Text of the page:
Ngauranga To Wellington

The Ngauranga to Wellington section has some interesting examples of New Zealand Double Line Automatic Signalling practice, including:

  • Approach Controlled low-speed lights allow trains to safely stack up without the intervention of the signalman.
  • Two methods of permissive working - Stop & Proceed signals and low-speed lights.
  • Advance Caution indication
  • Train Stops
  • A-Lights

Down Outer Home Approach signal A2R (from Hutt).

  Ngauranga - Kaiwharawhara   Kaiwharawhara - Wellington   Photographs  


Ngauranga To Kaiwharawhara

Advance Caution 6R and 2R can display Flashing Yellow over Red - Advance Caution. This indicates that two sections ahead are clear and that the second signal ahead is at Stop. The down main is next to the sea and in southerly conditions waves land on the track, making stopping and starting dfificult.

Single Unit Intermediate Signals 337 is a single unit intermediate (automatic) signal confgured for Stop & Proceed operation.

Normal Position of Signals 337 is an automatic Stop & Proceed signal so is Normal Clear. 293 is Nomal Caution because A2R is Normal Stop. 2R (not shown), which is in advance of approach signal A2R, is Normal Stop so A2R is also Normal Stop. 2R is Normal Clear if Ngauranga is switched out and Normal Stop if switched in.

Train Stops When A2R is at Stop the train stop arm is raised. If an EMU passes the signal at stop a lever on the EMU is tripped, applying the brakes.

Double Unit Intermediate Signals Signal 673 is an intermediate (automatic) signal configured as a Stop & Proceed. It has two units because before the loop was lifted the signal could display yellow over green - Approach Medium Speed.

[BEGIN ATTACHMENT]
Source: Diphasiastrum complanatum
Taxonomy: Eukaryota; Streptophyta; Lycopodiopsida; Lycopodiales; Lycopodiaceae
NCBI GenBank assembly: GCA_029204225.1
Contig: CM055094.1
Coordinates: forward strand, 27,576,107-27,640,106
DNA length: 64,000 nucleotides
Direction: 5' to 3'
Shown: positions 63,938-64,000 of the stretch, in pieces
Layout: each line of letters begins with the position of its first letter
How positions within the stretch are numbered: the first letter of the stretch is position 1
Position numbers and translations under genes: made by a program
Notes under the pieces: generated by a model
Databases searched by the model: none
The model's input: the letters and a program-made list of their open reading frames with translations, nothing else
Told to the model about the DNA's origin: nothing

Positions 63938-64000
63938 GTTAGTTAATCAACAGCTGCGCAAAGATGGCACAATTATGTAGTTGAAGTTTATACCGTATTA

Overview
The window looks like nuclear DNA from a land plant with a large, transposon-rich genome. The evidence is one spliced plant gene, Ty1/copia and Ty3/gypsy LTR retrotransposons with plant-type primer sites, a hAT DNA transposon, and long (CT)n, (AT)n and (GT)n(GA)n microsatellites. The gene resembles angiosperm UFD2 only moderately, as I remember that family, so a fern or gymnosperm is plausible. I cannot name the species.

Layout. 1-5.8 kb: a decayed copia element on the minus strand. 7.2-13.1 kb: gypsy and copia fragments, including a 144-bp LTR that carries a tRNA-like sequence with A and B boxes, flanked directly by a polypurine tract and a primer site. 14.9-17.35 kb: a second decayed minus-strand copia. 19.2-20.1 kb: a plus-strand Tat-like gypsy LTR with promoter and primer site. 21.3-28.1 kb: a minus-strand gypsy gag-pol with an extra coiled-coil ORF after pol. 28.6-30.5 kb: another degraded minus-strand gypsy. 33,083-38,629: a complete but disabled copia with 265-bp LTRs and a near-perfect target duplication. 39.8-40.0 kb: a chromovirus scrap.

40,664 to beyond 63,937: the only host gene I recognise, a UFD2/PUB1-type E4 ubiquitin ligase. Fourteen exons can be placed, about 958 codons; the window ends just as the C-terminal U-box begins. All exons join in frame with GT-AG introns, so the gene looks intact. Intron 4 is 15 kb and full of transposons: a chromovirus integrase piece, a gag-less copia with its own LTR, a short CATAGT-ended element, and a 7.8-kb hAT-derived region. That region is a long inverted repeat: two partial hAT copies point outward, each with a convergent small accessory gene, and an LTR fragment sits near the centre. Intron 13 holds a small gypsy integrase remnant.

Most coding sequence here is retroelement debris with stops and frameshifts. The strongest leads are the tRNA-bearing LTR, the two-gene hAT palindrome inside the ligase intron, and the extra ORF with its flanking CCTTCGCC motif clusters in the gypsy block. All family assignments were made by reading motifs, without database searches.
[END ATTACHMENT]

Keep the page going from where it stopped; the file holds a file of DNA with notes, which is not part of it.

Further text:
Switch Out 2R is a double unit Stop & Stay signal. The illuminated A-light indicates that the down main is switched out and 2R Stop & Proceed rules apply to the signal. Before the loop was lifted 2R could display red over green - medium speed.

Signal Numbering Intermediate signal 673 is 6.73 km (rounded to 10m) from the reference point. On the up main intermediate signals have even numbers. Signal 2R is controlled and reads from left to Right on the panel. There are various schemes for the numeric part of the number. Approach signal A2R operates automatically but depends on 2R, a controlled signal in advance (not shown)

Nomenclature 2R is a Home signal, 6R a Directing signal and 10R a Starting signal. The term Directing may be unique to New Zealand - in this instance 6R is equivalent to an Inner Home.




Kaiwharawhara To Wellington

Approach Control Is used to control the speed of approaching trains. Using A2R and 2R as and example:- If D3 is not occupied and 2R is at Stop the approach signal A2R will also display Stop. When a train occupies D4 signal A2R will clear to yellow after a time delay of x seconds. If a train approaches the signal too fast the brakes will be tripped by the raised trainstop. If 2R is indicating yellow or green then A2R behaves as an automatic signal.

If D3 is occupied then A2R will display Stop. When D4 is occupied the low-speed light on A2R will be illuminated after an x second time delay. The same applies to A4R/4R and A39/39.